Hi, Neil, thanks for your thoughtful e-mail. I kind of wish you were angry and abusive and threatening, just so I would have something dishy and entertaining to blog about. Alas, you're normal. Next time throw a guy a bone and threaten to break his legs or something, would you? Just kidding. So: a few things...
1. Don't be sorry. (RE: "i'm sorry that you didn't care for the tone") I'm as arch as you are. If you're going to make bold statements, you can't come across as wishy-washy, after all. :) <<<< (You see, smiley faces can help with tone, but I'm sure the LA Times doesn't allow smiley faces.) I suppose, from your work, you have a perhaps unfair public persona. A man who writes those plays and makes those films--he must be scary! So perhaps my perception of you colored your LA Times piece, at least in terms of tone. 2. Thanks for clarifying the LA Times/Fat Pig timing issue. 3. I do find it kind of funny getting an e-mail from you. My blog is primarily devoted to tales of my fat cat and killer squirrels in Germany; I'm one of the most unabashedly non-political playwrights of color working today; and I bristle at knee-jerk reactions to racial controversies, particularly in the media (I don't think Don Imus should've been fired--GASP!). So to be in dialogue with you about your LA Times piece is rather amusing. You should find comfort in the fact that I always seem to have a very strong reaction to your work--positive and negative, as I pointed out--and I can't say that about most things. 4. RE: The all-Asian version of The House of Bernarda Alba. My initial reaction was, "Oh god, is Chay Yew picking on the bones of dead playwrights AGAIN?" [Chay, if you're reading this, I am just KIDDDING!] My second reaction, in relation to its all-Asianess: I have no strong opinion about it. I'm just glad that actors of color are getting work. I look to my own frustrations, sitting in script meetings with studio execs and listening to them tell me to get rid of my Asian characters, and my black characters even, and replace them with Caucasian characters. They have hundreds of movies coming out every year that are chock full of white actors, and they don't want to allow me two or even one character of color in a lead role. I'm simply writing about the world we all live in, but somehow I'm perceived as subversive. But that's Hollywood. You know that. Things aren't nearly as bad in the theater, but most theater people are so busy dumping on the supposed atrocities in Hollywood that they ignore the fact that the same mainstream vs. indie mentality exists in the American theater as well. I'm not sure that fully answers your question, but you see where I'm coming from. I feel for actors of color.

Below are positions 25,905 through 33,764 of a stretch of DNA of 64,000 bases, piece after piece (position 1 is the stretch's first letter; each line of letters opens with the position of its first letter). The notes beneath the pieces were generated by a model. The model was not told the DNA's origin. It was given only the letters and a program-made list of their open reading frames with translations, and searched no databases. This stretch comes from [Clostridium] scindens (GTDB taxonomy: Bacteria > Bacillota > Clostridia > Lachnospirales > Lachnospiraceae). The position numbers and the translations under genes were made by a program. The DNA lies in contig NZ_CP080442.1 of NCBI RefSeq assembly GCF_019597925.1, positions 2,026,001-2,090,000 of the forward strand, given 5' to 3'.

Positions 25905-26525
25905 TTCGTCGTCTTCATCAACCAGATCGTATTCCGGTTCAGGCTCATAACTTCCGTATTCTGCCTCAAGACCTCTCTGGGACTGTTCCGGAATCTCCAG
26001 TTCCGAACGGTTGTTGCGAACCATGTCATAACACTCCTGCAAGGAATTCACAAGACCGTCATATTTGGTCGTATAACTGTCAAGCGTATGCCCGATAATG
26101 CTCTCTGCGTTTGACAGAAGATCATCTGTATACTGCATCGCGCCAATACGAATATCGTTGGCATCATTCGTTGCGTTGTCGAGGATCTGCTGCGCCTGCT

...Thanks again for taking the time to write. I look forward to your next movie, which I will either love or hate because, as you know, there just ain't no in between with Neil LaBute. :) <<<< (There it is again.)
He responded cordially once again and seems to really care about theater. He's not budging on his views, and I still think he needs "a good ass-kicking" because of them, and so ends my correspondence with Neil LaBute. Why he singled my blog out, I don't know. There are far more articulate blog responses to his article (for example, here), and, from what I've gathered so far, those bloggers have not heard from him. He must think my hair is sexy.
But, seriously, folks, if I do disappear, you know who to go after.